JOURNAL ARTICLE
REVIEW

Fondaparinux: a pharmacoeconomic review of its use in the management of non-ST-segment elevation acute coronary syndrome

Kate McKeage, Katherine A Lyseng-Williamson
PharmacoEconomics 2010, 28 (8): 687-98
20617858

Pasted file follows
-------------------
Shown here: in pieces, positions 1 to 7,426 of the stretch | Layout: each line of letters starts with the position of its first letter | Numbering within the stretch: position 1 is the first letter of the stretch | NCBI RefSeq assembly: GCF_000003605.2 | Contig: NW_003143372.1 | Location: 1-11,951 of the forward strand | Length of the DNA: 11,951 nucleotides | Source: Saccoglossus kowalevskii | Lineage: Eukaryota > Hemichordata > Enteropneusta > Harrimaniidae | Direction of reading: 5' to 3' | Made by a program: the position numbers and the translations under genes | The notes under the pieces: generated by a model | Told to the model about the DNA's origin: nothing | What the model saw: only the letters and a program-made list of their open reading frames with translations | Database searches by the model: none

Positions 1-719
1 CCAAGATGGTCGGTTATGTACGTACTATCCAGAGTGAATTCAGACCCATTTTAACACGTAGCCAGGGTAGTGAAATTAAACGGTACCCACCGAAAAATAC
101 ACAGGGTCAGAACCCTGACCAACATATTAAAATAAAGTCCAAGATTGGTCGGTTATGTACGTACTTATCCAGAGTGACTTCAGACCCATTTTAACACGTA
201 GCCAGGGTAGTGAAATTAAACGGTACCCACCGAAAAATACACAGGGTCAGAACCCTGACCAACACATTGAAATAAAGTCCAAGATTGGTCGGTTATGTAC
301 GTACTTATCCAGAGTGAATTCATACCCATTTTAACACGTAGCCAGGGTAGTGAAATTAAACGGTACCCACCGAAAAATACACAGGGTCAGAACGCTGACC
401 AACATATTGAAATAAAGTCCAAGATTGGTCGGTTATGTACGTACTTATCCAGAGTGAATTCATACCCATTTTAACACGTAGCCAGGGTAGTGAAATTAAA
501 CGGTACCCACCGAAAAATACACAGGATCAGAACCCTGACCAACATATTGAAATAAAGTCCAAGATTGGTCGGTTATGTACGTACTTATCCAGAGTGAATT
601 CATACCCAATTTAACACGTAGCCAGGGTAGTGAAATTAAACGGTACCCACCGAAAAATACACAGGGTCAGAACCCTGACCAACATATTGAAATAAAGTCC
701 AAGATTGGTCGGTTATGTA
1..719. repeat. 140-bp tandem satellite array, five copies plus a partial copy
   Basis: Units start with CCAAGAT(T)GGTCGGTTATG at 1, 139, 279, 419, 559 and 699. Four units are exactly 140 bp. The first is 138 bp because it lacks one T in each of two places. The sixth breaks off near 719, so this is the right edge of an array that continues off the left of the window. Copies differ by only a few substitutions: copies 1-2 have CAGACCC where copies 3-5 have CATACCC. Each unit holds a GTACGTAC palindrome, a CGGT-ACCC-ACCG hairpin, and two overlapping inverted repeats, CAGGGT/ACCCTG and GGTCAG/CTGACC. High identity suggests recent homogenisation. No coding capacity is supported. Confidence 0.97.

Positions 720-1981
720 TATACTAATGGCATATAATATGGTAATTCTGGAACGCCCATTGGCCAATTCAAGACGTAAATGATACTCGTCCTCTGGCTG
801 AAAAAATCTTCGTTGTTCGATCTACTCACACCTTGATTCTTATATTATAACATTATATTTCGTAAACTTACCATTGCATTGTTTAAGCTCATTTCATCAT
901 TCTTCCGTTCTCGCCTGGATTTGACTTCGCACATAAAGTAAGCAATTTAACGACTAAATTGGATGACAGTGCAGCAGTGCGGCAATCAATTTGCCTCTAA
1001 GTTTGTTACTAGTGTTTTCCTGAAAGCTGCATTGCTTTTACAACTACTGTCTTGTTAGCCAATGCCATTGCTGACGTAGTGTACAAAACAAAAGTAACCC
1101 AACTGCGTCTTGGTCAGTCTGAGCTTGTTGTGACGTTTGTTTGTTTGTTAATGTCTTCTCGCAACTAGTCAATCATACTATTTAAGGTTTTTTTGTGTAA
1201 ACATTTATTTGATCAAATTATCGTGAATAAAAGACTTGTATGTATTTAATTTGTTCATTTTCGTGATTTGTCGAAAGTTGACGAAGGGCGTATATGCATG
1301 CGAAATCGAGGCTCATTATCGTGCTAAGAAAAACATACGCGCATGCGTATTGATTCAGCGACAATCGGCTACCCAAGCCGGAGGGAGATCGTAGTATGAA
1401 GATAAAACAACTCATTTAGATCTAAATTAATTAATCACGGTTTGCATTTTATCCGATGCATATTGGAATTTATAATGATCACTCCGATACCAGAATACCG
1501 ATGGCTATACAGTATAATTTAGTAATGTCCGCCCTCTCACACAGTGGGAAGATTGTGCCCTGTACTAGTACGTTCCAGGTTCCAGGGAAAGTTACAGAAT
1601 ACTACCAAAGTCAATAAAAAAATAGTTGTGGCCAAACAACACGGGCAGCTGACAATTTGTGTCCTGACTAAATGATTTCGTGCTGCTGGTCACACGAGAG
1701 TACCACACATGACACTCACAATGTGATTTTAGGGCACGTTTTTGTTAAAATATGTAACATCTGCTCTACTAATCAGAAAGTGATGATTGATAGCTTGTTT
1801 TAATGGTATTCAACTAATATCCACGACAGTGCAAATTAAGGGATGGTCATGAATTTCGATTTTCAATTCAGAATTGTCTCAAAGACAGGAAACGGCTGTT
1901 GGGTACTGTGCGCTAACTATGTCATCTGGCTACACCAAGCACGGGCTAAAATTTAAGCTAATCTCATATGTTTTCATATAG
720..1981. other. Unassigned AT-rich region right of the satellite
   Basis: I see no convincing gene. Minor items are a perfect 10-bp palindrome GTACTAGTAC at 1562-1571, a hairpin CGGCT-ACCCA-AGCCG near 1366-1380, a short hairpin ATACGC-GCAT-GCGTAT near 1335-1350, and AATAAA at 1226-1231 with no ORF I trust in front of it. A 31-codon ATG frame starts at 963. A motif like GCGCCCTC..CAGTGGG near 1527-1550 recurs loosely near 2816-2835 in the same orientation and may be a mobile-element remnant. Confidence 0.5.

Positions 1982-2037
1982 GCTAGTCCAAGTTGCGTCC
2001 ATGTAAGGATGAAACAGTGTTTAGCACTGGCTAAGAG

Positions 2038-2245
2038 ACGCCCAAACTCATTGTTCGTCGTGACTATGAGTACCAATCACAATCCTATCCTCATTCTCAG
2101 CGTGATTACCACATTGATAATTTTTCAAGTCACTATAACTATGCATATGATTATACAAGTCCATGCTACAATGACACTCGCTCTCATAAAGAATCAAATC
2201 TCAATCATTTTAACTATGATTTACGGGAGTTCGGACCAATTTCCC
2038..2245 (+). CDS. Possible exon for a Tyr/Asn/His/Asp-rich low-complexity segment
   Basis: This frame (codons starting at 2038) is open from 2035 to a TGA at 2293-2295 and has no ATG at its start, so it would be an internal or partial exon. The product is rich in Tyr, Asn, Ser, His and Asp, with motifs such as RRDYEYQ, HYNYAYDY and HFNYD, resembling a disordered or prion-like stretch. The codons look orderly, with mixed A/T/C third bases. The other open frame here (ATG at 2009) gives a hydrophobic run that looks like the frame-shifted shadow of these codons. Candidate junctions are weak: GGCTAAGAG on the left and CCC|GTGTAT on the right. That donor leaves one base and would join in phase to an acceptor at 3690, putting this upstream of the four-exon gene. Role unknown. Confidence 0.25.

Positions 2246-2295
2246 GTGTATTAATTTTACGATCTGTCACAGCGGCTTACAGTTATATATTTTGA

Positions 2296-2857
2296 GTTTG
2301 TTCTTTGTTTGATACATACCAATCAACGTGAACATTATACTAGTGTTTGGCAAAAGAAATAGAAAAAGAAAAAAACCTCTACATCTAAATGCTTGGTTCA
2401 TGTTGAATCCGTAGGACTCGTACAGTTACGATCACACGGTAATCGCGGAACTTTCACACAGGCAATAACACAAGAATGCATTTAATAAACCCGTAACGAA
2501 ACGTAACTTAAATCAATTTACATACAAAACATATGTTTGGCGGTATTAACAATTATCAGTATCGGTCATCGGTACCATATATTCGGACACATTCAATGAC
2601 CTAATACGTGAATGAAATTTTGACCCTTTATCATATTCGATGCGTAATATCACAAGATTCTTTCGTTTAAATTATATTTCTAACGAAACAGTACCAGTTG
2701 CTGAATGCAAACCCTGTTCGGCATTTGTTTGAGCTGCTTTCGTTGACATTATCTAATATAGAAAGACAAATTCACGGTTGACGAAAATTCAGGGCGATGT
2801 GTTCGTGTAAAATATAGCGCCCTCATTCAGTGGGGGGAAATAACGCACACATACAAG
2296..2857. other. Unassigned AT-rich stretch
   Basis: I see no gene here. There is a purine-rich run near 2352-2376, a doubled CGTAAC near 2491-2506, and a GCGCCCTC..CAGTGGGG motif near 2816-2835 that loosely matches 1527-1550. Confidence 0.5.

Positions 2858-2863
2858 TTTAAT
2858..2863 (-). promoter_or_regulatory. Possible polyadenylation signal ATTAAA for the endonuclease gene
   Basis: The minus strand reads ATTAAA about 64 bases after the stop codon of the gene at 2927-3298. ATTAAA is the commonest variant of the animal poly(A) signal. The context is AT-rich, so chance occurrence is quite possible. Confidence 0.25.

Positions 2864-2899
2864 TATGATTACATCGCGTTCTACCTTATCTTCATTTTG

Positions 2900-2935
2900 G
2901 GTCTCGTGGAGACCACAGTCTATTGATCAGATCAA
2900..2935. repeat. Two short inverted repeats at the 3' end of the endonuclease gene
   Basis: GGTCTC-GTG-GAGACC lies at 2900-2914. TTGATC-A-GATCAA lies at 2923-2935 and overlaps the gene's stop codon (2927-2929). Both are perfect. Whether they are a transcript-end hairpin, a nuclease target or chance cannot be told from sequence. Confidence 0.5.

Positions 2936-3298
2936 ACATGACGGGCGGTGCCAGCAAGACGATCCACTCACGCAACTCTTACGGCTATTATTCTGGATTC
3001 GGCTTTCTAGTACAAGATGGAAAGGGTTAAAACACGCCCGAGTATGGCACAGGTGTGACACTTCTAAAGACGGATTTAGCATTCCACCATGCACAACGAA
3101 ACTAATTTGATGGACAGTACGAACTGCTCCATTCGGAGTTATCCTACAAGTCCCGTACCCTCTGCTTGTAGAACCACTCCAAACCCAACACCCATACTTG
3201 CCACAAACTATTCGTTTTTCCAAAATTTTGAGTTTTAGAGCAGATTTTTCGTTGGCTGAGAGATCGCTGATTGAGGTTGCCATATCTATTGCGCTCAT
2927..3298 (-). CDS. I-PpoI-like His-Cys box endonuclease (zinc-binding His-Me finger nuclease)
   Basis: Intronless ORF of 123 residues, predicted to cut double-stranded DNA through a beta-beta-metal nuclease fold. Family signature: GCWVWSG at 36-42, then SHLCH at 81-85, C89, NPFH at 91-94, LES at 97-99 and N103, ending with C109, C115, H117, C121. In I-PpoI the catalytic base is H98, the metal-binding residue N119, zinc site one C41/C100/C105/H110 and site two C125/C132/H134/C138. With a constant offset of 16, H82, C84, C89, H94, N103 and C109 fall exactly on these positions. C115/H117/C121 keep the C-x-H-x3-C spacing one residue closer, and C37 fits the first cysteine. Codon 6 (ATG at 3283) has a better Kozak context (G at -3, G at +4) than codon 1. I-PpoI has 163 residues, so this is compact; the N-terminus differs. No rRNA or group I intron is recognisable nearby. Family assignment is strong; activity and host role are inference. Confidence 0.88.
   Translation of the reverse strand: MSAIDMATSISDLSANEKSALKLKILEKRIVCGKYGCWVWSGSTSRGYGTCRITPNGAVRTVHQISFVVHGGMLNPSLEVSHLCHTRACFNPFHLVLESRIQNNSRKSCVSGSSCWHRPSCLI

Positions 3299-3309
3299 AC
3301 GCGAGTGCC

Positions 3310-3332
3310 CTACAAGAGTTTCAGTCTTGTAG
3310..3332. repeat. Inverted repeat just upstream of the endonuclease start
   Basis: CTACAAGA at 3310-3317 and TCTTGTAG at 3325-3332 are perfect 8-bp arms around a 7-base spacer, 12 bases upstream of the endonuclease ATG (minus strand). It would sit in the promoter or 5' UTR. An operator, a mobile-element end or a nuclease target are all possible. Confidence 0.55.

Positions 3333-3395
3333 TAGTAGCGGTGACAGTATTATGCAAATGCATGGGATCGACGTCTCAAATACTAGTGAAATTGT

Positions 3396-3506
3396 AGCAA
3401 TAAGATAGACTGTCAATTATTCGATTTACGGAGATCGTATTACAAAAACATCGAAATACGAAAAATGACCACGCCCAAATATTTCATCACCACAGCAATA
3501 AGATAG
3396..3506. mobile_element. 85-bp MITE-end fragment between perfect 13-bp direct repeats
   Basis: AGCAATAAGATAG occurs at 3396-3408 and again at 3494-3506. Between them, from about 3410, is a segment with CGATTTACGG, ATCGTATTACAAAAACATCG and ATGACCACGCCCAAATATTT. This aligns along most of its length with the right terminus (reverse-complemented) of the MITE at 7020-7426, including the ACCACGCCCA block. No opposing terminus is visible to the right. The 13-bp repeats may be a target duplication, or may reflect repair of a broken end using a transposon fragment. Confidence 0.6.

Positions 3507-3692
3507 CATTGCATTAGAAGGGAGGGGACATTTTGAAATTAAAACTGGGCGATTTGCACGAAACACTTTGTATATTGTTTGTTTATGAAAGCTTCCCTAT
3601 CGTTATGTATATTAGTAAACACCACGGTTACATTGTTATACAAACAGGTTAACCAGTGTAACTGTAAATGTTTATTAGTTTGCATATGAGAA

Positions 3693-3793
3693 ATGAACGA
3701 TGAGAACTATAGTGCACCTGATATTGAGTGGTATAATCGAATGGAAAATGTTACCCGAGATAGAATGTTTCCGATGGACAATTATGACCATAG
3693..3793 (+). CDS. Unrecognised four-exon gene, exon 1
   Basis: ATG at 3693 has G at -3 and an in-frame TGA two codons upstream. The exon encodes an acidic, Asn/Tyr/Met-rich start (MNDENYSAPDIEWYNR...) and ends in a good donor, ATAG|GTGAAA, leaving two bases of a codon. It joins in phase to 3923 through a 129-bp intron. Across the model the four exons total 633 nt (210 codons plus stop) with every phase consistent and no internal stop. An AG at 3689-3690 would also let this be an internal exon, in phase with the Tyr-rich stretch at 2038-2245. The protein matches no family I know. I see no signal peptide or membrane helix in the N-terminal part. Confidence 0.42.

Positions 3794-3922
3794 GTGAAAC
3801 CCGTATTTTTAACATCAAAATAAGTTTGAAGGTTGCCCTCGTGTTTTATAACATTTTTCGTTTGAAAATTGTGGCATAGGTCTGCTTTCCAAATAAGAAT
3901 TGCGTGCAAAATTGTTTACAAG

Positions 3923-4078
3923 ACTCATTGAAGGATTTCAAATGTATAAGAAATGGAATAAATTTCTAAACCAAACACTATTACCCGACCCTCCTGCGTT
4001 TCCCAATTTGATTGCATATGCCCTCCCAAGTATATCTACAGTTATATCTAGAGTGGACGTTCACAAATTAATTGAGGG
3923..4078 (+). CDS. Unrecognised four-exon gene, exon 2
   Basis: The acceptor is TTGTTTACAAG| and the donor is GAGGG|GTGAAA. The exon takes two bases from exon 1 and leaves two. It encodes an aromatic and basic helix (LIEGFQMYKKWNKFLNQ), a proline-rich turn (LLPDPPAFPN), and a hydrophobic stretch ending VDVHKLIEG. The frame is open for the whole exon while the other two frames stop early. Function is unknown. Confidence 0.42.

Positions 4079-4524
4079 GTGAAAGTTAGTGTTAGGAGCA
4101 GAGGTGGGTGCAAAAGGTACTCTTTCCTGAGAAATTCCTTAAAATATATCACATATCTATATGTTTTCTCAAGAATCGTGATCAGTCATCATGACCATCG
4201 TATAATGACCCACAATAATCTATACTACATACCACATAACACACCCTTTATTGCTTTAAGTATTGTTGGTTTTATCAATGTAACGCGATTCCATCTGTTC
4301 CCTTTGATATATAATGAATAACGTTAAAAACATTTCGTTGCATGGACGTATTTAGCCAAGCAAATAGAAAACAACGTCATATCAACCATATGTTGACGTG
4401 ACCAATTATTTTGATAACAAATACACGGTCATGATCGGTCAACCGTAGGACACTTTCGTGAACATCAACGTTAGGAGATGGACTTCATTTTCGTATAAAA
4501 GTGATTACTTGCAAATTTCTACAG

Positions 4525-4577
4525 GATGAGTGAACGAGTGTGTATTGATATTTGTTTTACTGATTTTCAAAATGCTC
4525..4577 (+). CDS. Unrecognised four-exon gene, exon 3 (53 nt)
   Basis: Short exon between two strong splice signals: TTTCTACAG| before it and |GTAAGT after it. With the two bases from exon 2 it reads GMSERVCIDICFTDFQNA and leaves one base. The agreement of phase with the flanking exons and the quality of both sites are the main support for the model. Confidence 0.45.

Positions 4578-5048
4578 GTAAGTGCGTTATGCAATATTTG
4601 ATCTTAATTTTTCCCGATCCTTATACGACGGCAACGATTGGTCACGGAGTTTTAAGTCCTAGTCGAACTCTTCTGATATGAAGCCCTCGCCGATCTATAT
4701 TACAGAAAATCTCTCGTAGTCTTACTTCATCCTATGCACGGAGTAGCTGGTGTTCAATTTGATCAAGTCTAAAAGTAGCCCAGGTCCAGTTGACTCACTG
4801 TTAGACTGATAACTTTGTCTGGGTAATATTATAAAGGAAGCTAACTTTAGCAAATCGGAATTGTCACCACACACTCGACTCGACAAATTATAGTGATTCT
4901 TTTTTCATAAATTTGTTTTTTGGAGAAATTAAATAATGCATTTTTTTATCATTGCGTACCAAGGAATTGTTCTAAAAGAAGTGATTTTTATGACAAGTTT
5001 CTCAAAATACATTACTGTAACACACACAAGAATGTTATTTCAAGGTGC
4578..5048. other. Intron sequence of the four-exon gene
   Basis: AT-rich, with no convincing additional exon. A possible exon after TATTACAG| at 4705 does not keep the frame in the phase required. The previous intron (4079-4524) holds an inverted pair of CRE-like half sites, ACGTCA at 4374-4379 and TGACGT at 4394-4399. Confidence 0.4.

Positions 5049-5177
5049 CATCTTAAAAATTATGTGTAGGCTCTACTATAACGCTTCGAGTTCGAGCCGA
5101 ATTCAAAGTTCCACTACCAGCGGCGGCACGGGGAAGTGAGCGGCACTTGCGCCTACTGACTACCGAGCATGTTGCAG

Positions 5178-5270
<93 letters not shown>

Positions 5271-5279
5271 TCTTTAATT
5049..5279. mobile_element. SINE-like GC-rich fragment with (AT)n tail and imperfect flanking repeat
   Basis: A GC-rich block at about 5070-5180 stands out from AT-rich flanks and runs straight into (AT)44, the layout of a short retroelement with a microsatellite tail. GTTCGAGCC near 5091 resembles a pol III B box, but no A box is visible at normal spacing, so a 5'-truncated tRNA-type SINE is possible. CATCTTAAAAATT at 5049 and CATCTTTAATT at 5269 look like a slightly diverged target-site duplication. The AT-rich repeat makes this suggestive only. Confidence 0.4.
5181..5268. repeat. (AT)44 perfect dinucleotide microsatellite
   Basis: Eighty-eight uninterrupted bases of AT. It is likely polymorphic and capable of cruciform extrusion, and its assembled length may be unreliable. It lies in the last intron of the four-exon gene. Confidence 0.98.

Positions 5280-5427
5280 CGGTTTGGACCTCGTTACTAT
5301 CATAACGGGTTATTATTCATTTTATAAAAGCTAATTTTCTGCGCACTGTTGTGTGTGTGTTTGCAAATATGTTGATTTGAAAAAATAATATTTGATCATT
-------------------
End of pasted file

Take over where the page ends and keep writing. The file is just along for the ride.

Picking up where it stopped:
Fondaparinux (Arixtra) is an anticoagulant that selectively inhibits activated factor X, thereby interrupting the blood coagulation cascade. In OASIS-5, a large pivotal trial in patients with non-ST-segment elevation acute coronary syndrome (NSTE-ACS), subcutaneous fondaparinux 2.5 mg once daily was noninferior to subcutaneous enoxaparin 1 mg/kg twice daily (both agents were administered over a mean of about 5 days in combination with antiplatelet therapy) in reducing death or ischaemic events at 9 days, and the efficacy was maintained for up to 6 months (study end). However, fondaparinux was associated with a significantly lower rate of bleeding than enoxaparin in the first 9 days, and at 3 and 6 months. This lower rate of bleeding led to lower long-term mortality and morbidity with fondaparinux than with enoxaparin. In modelled cost-utility analyses conducted from a healthcare payer perspective in Spain, France and the US with a lifetime horizon, fondaparinux once daily was predicted to be cost effective relative to enoxaparin twice daily with regard to the incremental cost per QALY gained. In Spain and the US, fondaparinux dominated enoxaparin (i.e. was less costly and more effective) and, in the French analysis, the incremental cost per QALY gained with fondaparinux versus enoxaparin was well within recommended thresholds. Results of short-term (6-month) cost analyses in the US and France also favoured fondaparinux over enoxaparin. Sensitivity analyses demonstrated that base-case conclusions were robust over a range of parameter estimates and assumptions, including plausible variations in baseline risk of a cardiac event or baseline risk of bleeding. In conclusion, in patients with NSTE-ACS receiving antiplatelet therapy, fondaparinux was cost effective relative to enoxaparin in cost-utility analyses in Europe and the US. This cost advantage primarily reflects the lower rate of bleeding with fondaparinux than with enoxaparin and the lower rate of mortality and morbidity over the long term.

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